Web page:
Could Emilia Bassano, the ‘woman ignored by history’, be Shakespeare’s Dark Lady?
Historians have argued whether poet Emilia Bassano was the muse of Shakespeare’s Sonnets. Nick Smurthwaite finds out more about the inspiration for the Globe’s next season and the ‘unashamedly feminist’ new show about her
Who was the Dark Lady of the Sonnets? The identity of Shakespeare’s enigmatic muse has puzzled scholars and historians for centuries.
A strong contender is Emilia Bassano. She was the British-born daughter of an Italian court musician to Queen Elizabeth – and later the wife of another, Alphonse Lanier – and became a poet of distinction in her own right.
Her name rose to the top of the list of favourites in the mid-1970s when the historian AL Rowse published Shakespeare the Man, in which he claimed to have proved conclusively that it was Bassano who inspired Shakespeare.
Bassano was born in 1569, five years after the playwright, bore two children and died aged 76. She was well educated, assertive, a published poet and moved in elevated circles. She was said to have been the mistress of the Lord Chamberlain, Lord Hunsdon – the Queen’s cousin and the patron of Lord Chamberlain’s Men – presumably before she married.
Although Rowse’s contention was later repudiated by the Shakespearean scholar Stanley Wells, others have backed up the Bassano theory, including the late actor Tony Haygarth, who wrote a play about her putative relationship with Shakespeare.
Haygarth linked Bassano to a miniature portrait by the Elizabethan artist Nicholas Hilliard in the Victoria and Albert Museum, dated 1593, reputedly showing the Dark Lady of the Sonnets, in which the sitter is wearing a bodice of silkworm moths and mulberry trees, apparently prominent in the Bassano coat of arms.
As a sophisticated and attractive woman about town in the late 16th-century, Bassano would certainly have visited the Globe Theatre, possibly on multiple occasions. She might have been astounded to find herself, in 2018, the main protagonist of a new play, Emilia, commissioned by the Globe’s artistic director, Michelle Terry.
So intrigued is Terry by the Bassano story that she has shaped her inaugural season around this rather shadowy woman – there are characters named Emilia in Othello, The Two Noble Kinsmen and The Winter’s Tale – and the original Emilia is celebrated in all her enigmatic glory in Morgan Lloyd Malcolm’s new play.
Terry says: “There couldn’t be a more timely moment or a more appropriate theatre in which to explore this fascinating woman. Her voice and her story are both mysterious and intriguing. She may have met Shakespeare and we think she had an illegitimate child with one of Queen Elizabeth’s advisers. She may also have been the muse for Rosaline in Love’s Labour’s Lost.”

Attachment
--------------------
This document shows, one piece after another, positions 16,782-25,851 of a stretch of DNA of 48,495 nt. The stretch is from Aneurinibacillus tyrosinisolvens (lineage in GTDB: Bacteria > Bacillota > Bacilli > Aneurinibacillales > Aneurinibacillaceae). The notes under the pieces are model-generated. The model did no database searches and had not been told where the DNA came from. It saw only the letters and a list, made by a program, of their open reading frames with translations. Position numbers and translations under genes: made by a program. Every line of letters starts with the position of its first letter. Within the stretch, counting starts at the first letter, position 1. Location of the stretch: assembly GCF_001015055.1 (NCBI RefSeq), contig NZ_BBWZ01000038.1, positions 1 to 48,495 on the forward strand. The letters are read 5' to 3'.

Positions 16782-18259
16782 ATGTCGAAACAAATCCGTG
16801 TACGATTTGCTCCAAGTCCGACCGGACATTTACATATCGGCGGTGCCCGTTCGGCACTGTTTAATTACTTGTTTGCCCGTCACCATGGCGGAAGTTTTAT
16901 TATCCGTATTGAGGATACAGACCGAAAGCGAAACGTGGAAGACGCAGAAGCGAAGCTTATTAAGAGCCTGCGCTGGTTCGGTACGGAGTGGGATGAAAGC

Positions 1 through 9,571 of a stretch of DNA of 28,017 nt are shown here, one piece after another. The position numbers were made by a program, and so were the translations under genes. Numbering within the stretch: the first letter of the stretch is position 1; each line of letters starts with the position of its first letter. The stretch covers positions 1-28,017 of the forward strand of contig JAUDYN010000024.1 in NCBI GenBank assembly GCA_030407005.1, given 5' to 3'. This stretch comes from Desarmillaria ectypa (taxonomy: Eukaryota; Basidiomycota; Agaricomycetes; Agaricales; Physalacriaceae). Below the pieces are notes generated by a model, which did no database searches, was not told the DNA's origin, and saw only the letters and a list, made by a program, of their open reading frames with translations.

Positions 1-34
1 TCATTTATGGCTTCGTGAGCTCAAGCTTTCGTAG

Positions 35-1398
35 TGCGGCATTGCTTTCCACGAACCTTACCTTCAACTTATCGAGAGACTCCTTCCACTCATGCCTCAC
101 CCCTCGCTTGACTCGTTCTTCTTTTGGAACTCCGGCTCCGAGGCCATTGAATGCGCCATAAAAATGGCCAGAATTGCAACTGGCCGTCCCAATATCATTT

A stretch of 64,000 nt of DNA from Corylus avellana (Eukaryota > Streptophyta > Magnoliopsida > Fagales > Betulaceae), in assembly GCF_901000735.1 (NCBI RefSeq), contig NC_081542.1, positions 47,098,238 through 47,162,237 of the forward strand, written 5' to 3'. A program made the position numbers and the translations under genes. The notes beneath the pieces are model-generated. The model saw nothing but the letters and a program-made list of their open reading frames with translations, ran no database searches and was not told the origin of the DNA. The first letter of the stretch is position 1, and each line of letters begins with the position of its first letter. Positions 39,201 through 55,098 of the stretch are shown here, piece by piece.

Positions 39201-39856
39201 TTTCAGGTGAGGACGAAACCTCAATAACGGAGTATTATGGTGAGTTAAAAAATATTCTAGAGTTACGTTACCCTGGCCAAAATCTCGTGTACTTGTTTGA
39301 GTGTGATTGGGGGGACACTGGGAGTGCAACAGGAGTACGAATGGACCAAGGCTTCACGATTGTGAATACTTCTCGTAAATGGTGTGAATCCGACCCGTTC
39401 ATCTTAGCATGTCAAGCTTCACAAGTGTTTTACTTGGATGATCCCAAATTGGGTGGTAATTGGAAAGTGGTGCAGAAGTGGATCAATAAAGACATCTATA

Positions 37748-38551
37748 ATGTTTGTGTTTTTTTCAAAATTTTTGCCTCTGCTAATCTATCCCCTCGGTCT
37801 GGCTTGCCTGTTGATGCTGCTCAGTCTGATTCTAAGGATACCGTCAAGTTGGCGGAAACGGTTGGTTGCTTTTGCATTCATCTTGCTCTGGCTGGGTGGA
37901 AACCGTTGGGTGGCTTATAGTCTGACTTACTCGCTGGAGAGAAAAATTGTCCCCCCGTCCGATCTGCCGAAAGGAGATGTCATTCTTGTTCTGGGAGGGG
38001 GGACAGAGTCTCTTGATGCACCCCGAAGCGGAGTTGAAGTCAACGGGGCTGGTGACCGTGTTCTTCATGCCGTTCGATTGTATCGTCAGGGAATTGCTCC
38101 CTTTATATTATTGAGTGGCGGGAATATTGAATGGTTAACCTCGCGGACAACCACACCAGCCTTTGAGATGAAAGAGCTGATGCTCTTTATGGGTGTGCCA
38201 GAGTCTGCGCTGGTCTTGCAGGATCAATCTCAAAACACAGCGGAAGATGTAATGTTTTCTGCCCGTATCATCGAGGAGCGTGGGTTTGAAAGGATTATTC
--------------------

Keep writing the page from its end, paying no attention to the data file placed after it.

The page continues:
Not surprisingly, researching Bassano for the play proved frustrating for Lloyd Malcolm, despite the best efforts of the Globe’s Research and Archive Library. Little is known about her apart from legally documented information, her court connections and her collected poetry.
The playwright says: “We managed to establish that she set up a school for women, and that after the death of her husband Alphonse, she represented herself in court in a dispute over his inheritance. So she was clearly assertive. I tried to put myself in her shoes in order to imagine how she conducted herself in a world of men.”
She also referred to the writings of the royal astrologer Simon Forman (1552-1611), whose diaries were the basis for Rowse’s Dark Lady findings. Forman accused Bassano of being “a whore and a harlot”, but Lloyd Malcolm concluded this was probably sour grapes as it was quite likely the notoriously lascivious Forman was rebuffed by Bassano.
“It was a case of reading between the lines and looking at what she was dealing with as a woman at that time,” says Lloyd Malcolm.
Her play, she says, is “unashamedly feminist” with an all-female cast of 13, including three women playing Emilia at different stages of her life and Charity Wakefield as William Shakespeare.
“It is not a traditional history play; we take liberties,” she explains. “I’ve tried to give a voice to a woman who has been ignored by history for four centuries. I never set out to make a play for historical accuracy because it simply was not possible and, besides, I wanted it to be about lost voices and how we could create a story that connects with our own experience.”
Director Nicole Charles, who has worked closely with Lloyd Malcolm on the play, sees Emilia as “a figure of great power and mystique, a radical for her time, a theological visionary and a considerable poet”.
Reading Bassano’s poetry at first proved challenging for Lloyd Malcolm until she cracked the code. She says: “I was put off because it was so religious, but then I realised that women were only allowed to write what were called ‘devotional texts’ at that time, so it became clear she was playing the system. It was the only way to get published, to have agency, to be remembered. Women such as Emilia were being subversive and putting themselves at risk.”
Emilia runs at Shakespeare’s Globe until September 1
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